4. Don't be too quick with follow up questions. Let there be some silence. People always want to fill the silence. Let them. That's where the gold is. Count to 10 if it helps before asking a follow up.

    5. Be direct. Don't pussyfoot around a chronic condition.

    6. Start by asking questions you know the answers to — here's where your research is critical. People lie, even sick people.

    7. Once you've written the story, go back and take out every adjective and adverb you've written. The facts speak louder. Drama and emotion will come from their mouths not your pen.
  7. very good advice so far

    i'd add this -- when asking tough questions in general, don't beat around the bush, don't stammer, don't hint at the question. just ask it.
  8. I Digress

    I Digress Guest

    I agree with Write. If they've agreed to be interviewed, they know you're going to ask about it and there are a lot of people who 'like' talking about the hard things in their lives. Doesn't make it easy, but they see value in telling their own story, so that it might be a help to someone else. And if there are tears, don't be embarrassed or pushy. Let it play out. Keep interviewing. It's gold.
  9. EE94

    EE94 Guest

    you might be surprised at how well people handle these things, especially if they've educated themselves on it.
    Having people acknowledge it makes it seem less threatening than "something we dare not mention"
    Obviously you have to gauge their responses as you go, but be confident when asking the questions.
  10. You nailed it, Cadet.

    Thank you all for the great advice. Ink, the answer to your question on how much I know about MS is "not much," aside from the general. Which is why researching the disease is my main priority before the interview.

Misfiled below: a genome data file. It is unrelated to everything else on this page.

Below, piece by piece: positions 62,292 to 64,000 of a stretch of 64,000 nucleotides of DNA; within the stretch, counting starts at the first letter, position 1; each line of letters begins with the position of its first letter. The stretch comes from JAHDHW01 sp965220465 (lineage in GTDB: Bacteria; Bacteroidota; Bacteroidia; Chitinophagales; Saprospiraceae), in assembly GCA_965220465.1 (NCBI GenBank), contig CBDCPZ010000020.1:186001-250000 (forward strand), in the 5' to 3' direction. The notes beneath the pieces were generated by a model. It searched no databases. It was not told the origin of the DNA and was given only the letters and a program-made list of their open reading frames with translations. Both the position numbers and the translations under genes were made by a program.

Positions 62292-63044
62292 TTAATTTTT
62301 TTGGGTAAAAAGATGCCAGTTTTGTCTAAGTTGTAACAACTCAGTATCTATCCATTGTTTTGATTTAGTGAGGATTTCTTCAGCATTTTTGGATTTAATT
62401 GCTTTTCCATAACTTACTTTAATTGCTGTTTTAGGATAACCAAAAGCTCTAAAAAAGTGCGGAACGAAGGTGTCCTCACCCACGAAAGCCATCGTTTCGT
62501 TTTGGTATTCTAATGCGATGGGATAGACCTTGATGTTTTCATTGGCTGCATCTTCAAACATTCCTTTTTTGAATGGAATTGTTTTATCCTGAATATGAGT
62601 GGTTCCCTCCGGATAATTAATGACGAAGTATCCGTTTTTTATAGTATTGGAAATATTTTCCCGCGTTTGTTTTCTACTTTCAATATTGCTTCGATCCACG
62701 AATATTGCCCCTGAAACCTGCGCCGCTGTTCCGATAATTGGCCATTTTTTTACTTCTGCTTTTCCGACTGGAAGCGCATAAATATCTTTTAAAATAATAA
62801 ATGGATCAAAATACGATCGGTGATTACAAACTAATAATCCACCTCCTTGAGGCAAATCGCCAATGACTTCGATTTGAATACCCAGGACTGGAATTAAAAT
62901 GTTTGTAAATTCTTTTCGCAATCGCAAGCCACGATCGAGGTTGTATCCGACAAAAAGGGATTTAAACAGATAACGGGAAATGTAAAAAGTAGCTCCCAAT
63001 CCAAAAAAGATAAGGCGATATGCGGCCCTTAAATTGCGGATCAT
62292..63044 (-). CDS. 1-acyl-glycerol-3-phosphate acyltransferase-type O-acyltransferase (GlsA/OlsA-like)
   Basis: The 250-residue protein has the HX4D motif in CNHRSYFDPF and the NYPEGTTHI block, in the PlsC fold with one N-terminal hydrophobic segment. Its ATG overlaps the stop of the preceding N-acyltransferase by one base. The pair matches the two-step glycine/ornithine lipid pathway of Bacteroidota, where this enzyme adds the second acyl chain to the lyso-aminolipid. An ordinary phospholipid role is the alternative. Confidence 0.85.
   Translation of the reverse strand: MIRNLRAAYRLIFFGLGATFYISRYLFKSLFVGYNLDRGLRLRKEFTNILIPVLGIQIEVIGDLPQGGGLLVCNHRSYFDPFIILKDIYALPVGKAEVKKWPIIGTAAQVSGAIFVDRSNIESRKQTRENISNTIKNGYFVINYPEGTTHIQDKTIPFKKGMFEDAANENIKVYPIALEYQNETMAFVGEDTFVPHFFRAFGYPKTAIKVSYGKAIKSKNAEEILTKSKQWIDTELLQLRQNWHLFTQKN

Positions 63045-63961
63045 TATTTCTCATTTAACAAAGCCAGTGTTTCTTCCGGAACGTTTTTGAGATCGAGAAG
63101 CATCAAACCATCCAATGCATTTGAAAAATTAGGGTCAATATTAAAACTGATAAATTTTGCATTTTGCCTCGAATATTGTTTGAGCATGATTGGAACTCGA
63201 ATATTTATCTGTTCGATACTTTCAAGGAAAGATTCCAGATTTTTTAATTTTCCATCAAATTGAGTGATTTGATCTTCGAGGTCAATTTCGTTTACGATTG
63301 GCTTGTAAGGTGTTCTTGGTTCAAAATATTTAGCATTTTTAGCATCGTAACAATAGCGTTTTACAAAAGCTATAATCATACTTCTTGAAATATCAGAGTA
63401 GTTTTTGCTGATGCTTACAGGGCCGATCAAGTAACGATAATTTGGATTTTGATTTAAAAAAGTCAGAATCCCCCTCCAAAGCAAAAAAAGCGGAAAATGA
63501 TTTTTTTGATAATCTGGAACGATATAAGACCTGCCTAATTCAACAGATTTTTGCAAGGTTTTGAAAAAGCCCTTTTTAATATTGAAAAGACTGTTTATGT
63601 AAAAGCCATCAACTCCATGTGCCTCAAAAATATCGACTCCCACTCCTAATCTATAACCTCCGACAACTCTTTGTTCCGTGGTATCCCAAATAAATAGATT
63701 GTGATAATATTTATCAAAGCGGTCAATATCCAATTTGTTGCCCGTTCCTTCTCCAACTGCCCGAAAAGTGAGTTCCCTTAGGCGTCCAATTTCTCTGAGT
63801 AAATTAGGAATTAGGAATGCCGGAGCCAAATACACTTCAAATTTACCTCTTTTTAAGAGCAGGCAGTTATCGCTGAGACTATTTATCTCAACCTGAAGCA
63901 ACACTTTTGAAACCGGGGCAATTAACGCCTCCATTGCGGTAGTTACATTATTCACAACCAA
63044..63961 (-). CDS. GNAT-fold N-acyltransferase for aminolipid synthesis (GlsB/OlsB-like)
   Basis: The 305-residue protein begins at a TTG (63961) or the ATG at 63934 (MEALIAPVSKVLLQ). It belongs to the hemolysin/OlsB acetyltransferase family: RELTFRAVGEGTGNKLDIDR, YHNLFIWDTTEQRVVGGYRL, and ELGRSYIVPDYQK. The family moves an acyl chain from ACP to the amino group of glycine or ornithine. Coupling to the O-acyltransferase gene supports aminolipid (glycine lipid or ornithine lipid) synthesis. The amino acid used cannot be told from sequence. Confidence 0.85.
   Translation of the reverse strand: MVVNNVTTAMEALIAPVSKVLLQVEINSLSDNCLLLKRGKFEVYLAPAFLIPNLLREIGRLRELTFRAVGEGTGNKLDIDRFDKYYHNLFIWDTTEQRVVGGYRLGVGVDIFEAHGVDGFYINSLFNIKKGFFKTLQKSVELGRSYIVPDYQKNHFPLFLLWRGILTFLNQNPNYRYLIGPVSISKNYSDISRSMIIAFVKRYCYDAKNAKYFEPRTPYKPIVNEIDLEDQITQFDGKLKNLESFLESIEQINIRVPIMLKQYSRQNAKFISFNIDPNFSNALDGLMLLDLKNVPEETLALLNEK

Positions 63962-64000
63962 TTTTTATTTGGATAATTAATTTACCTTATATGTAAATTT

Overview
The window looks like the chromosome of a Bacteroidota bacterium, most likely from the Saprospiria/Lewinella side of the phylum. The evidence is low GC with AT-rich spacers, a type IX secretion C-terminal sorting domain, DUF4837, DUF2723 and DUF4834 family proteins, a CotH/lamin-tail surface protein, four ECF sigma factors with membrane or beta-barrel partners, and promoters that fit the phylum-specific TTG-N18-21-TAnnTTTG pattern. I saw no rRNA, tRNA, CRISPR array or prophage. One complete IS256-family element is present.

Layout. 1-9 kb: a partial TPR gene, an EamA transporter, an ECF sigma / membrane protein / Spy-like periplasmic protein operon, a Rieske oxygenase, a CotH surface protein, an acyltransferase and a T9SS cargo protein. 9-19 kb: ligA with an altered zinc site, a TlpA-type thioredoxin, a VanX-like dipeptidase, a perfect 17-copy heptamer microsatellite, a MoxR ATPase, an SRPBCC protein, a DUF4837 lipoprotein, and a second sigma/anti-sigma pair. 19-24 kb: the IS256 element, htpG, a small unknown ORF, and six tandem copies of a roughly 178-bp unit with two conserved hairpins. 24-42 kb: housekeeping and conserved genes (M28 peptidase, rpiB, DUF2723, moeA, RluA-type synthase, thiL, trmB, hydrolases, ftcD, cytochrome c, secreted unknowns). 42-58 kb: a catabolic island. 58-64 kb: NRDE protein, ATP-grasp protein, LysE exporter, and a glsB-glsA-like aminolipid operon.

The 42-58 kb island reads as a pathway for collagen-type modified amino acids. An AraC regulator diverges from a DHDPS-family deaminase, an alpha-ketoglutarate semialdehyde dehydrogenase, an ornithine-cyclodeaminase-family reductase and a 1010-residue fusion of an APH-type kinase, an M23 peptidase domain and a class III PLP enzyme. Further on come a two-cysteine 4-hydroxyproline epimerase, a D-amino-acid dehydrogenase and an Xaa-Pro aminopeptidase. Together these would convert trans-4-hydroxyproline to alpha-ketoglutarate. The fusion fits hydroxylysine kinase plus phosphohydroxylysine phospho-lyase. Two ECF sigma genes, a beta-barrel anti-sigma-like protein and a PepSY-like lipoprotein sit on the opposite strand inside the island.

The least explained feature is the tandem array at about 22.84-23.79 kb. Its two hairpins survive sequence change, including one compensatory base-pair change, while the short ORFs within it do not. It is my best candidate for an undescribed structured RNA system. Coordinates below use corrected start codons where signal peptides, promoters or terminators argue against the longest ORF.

Some good stuff here. Thanks, all.
  11. accguy

    accguy Member

    All good stuff. I would, however, give them a few other questions first to get them warmed up. Get them going and it shouldn't be too tough to keep them going.

    In cases like this, I tend to use things like, "What do you remember about the day blah, blah blah." Get them talking and see what they offer up without much prodding. Then follow up on areas from there.

    The good thing about interviews like this is that it's not like you're trying to squeeze it in before practice or while trying to make deadline after a game.
  12. Ace

    Ace Well-Known Member

    This could be a tough story. I wonder what you are thinking the angle will be.

    You say it's a "kid" and his mom. So I don't know if you are talking high school or college or what. A younger kid may not really know how to react.

    And if this is a recent diagnosis, I don't think they really know what to expect or how things may change.

    MS is a chronic disease from what I know and may manifest slowly over time.

    So I would try to hone in and get very specific. Asking broad questions like "Where do you go from here? How did you feel when your mom told you?" Are probably not going to get very good responses.

    I would try to get very specific. To the mom. What was going on with you that made you think something was wrong? (Maybe she could barely walk up the steps or had trouble playing piano, whatever).

    What has changed already in the family?

    "A lot," he said.

    That doesn't really mean that much. (If you say that the kid leaves practice early to drive his mom to a doctor's appointment, for example, that's something the reader can latch onto.)

    So hone in on those things and ask for examples.

    Ask about specific things they are doing differently, relating differently, etc., and don't fixate on just getting a bunch of great quotes.

    Good luck.